AMD has unveiled a new ambidextrous computing roadmap that harnesses the characteristics of both the x86 and ARM ecosystems.
Unveiling the new device roadmap, the company announced its 64-bit ARM architecture license for the development of custom high-performance cores for high-growth markets.
This is the first time a major processor provider has created the IP path to allow others to leverage innovation across both ARM and x86 ecosystems, AMD said.
The announcement also provides a forward-looking glimpse into AMD’s development plans to deliver truly unmatched ambidextrous computing and graphics performance using a shared, flexible infrastructure to enable its customers to blaze new paths of innovation for the embedded, server and client markets as well as semi-custom solutions, the company added.
“Before today, AMD was the only company in the world to deliver high performance and low-power x86 with leadership graphics. AMD now takes a bold step forward and has become the only company that can provide high-performance 64-bit ARM and x86 CPU cores paired with world-class graphics,” said Rory Read, AMD president and CEO.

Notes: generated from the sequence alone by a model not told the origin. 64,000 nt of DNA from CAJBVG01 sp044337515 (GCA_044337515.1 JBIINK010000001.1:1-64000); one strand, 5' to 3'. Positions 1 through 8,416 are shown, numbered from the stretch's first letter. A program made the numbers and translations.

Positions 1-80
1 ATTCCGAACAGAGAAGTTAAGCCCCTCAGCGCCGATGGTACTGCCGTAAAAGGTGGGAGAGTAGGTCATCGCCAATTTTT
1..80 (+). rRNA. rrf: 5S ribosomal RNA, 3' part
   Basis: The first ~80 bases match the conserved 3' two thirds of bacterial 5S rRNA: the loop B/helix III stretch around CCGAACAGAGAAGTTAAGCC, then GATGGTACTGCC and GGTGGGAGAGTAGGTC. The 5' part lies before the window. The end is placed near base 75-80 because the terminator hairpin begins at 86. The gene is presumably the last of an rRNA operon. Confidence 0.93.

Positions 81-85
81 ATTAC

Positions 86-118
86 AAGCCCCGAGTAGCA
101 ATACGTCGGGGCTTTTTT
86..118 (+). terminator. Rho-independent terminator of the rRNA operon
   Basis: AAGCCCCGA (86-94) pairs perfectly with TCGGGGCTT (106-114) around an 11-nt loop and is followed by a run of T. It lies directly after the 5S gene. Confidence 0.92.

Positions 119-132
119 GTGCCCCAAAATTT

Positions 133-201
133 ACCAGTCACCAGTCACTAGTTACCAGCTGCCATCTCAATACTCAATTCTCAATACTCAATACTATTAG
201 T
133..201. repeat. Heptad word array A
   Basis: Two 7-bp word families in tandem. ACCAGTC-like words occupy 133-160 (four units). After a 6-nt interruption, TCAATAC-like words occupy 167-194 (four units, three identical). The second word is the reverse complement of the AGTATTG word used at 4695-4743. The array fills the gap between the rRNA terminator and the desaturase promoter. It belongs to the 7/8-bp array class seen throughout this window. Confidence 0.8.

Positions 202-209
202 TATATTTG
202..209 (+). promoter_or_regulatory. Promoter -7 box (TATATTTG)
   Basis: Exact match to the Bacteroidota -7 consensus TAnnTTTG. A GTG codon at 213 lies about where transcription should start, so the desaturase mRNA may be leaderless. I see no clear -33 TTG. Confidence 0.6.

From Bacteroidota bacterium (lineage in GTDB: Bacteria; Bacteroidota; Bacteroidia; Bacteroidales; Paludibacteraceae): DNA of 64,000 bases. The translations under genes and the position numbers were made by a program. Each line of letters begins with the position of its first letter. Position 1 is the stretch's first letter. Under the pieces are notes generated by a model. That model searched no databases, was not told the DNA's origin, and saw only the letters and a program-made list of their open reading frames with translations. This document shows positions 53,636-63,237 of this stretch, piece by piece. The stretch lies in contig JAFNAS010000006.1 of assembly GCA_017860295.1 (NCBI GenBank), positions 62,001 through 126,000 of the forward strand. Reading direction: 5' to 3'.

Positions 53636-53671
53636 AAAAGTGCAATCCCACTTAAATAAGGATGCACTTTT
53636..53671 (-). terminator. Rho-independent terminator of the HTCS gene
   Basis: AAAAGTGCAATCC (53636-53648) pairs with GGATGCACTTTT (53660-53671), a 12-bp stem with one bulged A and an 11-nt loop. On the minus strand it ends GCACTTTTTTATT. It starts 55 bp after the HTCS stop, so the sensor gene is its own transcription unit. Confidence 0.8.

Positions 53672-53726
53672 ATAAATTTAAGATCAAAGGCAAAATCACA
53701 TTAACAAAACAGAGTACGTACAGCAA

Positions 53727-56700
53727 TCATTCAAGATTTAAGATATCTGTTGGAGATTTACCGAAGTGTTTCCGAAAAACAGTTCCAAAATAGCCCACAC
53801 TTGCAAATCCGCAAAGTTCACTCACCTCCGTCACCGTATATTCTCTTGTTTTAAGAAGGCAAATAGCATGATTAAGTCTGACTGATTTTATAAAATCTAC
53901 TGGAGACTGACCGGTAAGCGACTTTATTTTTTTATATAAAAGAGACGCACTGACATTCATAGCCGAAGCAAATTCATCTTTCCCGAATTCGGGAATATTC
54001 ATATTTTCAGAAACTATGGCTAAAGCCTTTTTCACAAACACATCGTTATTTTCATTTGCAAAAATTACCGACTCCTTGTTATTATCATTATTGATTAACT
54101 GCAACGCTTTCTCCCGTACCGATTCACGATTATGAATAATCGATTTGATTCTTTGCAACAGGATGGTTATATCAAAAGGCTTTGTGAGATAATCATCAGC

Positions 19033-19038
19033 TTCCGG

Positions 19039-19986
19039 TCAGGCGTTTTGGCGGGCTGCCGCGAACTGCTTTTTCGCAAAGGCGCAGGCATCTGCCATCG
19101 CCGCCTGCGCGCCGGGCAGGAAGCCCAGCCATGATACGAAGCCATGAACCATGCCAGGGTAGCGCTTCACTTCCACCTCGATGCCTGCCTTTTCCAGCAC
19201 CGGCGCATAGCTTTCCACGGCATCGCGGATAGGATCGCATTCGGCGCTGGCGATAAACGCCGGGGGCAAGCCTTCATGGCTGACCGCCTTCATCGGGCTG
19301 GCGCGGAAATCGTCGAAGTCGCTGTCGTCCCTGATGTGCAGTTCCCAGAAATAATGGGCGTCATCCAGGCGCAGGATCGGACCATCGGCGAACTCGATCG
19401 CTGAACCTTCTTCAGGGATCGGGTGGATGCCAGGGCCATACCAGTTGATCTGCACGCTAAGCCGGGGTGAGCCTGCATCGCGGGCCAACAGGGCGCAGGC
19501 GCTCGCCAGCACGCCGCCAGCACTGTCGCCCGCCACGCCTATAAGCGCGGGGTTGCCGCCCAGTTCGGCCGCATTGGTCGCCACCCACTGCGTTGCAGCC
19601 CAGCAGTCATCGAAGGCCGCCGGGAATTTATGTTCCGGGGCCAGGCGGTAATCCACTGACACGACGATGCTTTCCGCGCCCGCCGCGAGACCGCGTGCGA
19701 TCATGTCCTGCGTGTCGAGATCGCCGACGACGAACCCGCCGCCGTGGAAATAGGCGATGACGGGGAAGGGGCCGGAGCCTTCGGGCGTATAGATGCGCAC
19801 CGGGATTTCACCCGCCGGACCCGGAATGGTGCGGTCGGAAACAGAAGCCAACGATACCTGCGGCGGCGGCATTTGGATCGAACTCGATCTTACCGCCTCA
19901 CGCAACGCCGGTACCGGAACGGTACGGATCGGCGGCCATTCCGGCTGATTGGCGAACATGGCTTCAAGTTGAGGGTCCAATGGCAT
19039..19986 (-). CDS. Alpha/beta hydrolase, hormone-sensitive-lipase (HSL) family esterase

AMD’s ambidextrous design capability, combined with our portfolio of IP and expertise with high-performance SoCs, means that AMD is set to deliver ambidextrous solutions that enable our customers to change the world in more efficient and powerful ways, Read added.
The market for ARM- and x86-based processors is expected to grow to more than $85 billion by 2017. AMD is trying to capture this market by delivering differentiated solutions capable of addressing the breadth of this market.
AMD’s ambidextrous computing roadmap includes “Project SkyBridge” – a new design framework, available starting in 2015, which will feature a new family of 20 nanometer APUs and SoCs that are expected to be the world’s first pin-compatible ARM and x86 processors.
Another one, “K12,” is a new high-performance, low-power ARM-based core that takes deep advantage of AMD’s ARM architectural license, extensive 64-bit design expertise, and a core development team led by Chief CPU Architect Jim Keller.
AMD also demonstrated for the first time its 64-bit ARM-based AMD Opteron A-Series processor, codenamed “Seattle,” running a Linux environment derived from the Fedora Project.